Organ Harvesting: UK Court Sentences Ekweremadu, Wife, Middleman Today

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On Friday, Nigeria’s former deputy Senate President will be sentenced in Britain to up to life in prison for plotting to harvest a man’s kidney for his sick daughter.

Ike Ekweremadu, 60, was found guilty in March at London’s Old Bailey criminal court of conspiring to traffic the young street trader into Britain for his body part in the first case of its kind in the United Kingdom. Beatrice Ekweremadu, 56, and Obinna Obeta, 50, a doctor who acted as a middleman in the plot, were also convicted. They will be sentenced on Friday as well.
Sonia Ekweremadus, 25, cried as she was cleared of the same charge by jurors after nearly 14 hours of deliberation.

It is legal in the United Kingdom to donate a kidney for monetary or material gain.

It was the first time charges of organ harvesting conspiracy were brought under the UK’s 2015 Modern Slavery Act.

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The maximum sentence under the law is life in prison.

Detective Inspector Esther Richardson of the Metropolitan Police’s Modern Slavery and Exploitation Command described the conviction as a “landmark conviction” and praised the victim for his “bravery” in coming forward.
The 21-year-old victim from Lagos, who cannot be named for legal reasons, testified during the weeks-long trial that the Ekweremadus had flown him to Britain to harvest his kidney.

The kidney was reportedly intended for Sonia, who is still on dialysis due to a kidney condition, in exchange for up to £7,000 ($8,800).

The man claimed he was recruited by a doctor working for the politician and thought he was coming to work in the UK.
The court heard that when he was taken to London’s Royal Free Hospital last year, he had no idea it was for a kidney transplant.

After preliminary tests revealed that he would not be a suitable donor, he fled and slept on the streets for three days.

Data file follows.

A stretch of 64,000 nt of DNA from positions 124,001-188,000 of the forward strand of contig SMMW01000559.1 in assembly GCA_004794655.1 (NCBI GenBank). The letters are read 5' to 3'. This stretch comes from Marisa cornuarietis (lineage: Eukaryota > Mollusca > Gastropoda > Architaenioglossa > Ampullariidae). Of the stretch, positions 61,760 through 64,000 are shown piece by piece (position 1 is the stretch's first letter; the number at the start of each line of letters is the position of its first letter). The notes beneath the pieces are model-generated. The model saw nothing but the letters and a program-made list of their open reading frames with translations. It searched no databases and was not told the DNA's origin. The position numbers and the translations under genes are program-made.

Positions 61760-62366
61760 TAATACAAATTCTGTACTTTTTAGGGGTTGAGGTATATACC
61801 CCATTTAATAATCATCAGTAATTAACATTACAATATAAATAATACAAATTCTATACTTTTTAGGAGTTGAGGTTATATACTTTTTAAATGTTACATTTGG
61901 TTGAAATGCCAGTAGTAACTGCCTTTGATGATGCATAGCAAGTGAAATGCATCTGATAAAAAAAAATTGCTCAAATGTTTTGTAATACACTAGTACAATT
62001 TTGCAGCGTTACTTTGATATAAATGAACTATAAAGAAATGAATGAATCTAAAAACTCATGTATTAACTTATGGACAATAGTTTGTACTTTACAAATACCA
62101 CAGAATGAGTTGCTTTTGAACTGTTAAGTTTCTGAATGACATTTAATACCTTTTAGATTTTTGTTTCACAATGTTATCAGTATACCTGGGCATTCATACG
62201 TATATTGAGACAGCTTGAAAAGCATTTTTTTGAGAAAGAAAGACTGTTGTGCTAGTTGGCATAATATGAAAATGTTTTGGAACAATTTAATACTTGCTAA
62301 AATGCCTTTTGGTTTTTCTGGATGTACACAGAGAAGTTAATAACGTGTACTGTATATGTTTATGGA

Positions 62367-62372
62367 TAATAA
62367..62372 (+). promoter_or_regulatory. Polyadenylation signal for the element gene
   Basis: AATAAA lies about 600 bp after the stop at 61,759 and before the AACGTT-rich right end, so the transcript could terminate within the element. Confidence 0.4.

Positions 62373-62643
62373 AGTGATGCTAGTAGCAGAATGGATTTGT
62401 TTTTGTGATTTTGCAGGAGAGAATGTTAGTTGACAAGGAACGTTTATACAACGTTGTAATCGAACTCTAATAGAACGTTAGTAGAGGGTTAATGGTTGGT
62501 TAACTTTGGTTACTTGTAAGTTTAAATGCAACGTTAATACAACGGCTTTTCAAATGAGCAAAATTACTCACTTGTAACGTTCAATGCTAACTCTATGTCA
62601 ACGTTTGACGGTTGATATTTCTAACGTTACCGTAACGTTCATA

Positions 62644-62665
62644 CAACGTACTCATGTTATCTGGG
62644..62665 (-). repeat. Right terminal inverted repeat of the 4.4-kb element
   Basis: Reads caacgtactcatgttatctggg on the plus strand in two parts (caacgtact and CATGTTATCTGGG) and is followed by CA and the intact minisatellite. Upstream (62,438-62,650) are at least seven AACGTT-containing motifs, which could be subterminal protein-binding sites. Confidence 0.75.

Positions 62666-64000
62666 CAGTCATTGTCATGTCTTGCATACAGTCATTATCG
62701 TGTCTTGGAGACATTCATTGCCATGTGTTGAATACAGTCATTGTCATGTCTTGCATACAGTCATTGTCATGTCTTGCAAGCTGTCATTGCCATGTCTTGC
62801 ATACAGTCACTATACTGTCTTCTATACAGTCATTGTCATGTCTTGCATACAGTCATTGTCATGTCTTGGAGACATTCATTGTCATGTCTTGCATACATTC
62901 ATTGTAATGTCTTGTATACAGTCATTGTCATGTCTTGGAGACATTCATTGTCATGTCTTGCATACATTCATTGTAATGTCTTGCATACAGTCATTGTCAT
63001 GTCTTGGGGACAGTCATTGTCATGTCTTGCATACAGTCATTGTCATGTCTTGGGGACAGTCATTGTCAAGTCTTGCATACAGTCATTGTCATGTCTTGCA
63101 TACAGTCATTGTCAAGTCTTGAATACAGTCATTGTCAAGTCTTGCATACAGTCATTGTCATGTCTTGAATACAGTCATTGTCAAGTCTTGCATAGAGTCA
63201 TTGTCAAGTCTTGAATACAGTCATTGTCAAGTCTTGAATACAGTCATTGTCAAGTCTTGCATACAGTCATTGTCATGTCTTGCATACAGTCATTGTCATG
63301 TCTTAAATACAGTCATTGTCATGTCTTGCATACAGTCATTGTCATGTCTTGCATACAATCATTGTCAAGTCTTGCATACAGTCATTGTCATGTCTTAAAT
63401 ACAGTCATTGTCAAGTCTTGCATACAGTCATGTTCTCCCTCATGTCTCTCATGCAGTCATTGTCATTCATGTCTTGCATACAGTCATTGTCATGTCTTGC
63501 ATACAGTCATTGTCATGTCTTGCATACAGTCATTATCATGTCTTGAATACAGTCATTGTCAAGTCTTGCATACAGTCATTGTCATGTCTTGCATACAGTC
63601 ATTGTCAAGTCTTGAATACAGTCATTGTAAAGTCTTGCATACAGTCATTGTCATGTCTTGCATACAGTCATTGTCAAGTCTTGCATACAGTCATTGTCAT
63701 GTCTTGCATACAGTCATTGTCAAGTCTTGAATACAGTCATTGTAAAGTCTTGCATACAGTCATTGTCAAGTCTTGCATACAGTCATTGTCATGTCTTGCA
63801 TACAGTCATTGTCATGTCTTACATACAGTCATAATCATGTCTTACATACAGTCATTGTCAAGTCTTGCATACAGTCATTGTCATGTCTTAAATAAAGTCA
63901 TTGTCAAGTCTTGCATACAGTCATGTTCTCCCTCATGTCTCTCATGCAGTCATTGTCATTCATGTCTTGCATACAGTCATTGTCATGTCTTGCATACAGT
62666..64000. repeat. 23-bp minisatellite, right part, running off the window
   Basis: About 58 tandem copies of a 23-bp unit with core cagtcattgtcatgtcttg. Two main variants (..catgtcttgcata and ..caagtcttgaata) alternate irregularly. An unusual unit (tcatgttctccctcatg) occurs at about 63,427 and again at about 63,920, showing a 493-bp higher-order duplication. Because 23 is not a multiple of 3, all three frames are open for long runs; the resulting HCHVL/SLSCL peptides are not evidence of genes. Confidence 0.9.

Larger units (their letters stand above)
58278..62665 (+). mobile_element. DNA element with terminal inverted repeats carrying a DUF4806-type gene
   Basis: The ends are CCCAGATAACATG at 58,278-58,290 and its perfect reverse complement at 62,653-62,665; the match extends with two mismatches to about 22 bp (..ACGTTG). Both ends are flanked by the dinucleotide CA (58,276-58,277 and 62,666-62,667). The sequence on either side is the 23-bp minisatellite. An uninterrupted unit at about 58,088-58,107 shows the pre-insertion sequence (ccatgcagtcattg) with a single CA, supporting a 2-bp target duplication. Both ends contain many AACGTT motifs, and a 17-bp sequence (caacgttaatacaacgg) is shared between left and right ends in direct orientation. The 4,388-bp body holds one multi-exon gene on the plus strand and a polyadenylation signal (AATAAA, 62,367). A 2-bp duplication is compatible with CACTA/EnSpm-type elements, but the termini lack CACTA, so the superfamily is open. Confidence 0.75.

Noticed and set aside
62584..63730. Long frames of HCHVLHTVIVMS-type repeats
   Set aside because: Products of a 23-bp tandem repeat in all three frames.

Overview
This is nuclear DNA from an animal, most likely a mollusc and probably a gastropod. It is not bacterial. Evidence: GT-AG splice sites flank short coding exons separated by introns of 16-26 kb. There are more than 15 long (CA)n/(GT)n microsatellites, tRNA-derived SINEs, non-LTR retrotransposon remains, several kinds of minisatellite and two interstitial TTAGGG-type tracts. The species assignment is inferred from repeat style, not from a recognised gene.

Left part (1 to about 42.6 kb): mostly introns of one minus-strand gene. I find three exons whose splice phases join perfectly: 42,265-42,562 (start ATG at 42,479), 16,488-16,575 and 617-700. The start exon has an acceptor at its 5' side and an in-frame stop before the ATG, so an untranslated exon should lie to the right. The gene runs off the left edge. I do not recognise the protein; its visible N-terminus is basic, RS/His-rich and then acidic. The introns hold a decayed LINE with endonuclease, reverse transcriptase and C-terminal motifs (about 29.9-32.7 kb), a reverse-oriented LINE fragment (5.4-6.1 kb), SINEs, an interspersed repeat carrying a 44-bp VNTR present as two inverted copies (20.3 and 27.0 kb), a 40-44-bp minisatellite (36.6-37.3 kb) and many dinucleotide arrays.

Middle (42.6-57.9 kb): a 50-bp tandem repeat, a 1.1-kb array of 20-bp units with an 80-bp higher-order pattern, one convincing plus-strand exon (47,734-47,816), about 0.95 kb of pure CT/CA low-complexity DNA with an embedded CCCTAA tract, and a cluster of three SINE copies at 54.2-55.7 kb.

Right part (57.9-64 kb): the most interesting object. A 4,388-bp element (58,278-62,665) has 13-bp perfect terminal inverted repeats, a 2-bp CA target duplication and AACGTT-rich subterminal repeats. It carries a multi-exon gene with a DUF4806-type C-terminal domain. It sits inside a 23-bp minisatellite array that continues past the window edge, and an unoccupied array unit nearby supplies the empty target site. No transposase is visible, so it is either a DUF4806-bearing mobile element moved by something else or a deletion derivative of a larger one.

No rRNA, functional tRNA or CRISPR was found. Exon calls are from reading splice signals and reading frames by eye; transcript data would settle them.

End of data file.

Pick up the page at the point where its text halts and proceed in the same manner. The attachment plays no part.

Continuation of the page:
According to the court, he eventually walked into a police station last May and stated that he was “looking for someone to save my life.”

Lawyers for the four defendants insisted he was acting “altruistically,” and Ike Ekweremadu told jurors he was afraid of being “scammed.”

Since 2003, Ekweremadu has represented the opposition Peoples Democratic Party in the Enugu West constituency in southeast Nigeria.

Nigerian lawmakers this week petitioned the London court for clemency, arguing that Ekweremadu was a first-time offender who had made significant contributions to West African politics.

He did not run in the recent National Assembly elections because he was detained prior to and during the trial.

The trial judge agreed with prosecutors that he could attempt to flee the United Kingdom. His wife and daughter were both released on conditional bail.

Joanne Jakymec, Chief Crown Prosecutor, called it a “horrific plot,” accusing the well-connected defendants of “utter disregard for the victim’s welfare, health, and wellbeing.”

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In the United Kingdom, approximately 20 people are diagnosed with kidney failure each day, necessitating long-term dialysis treatment, and approximately 7,000 are waiting for a transplant from a suitable donor.

According to Fiona Loud, policy director at the charity Kidney Care UK, informed consent is “a vital part of the organ donation programme,” and thorough checks are made to ensure “no coercion.”

She described voluntary donors as “acts of great generosity.”

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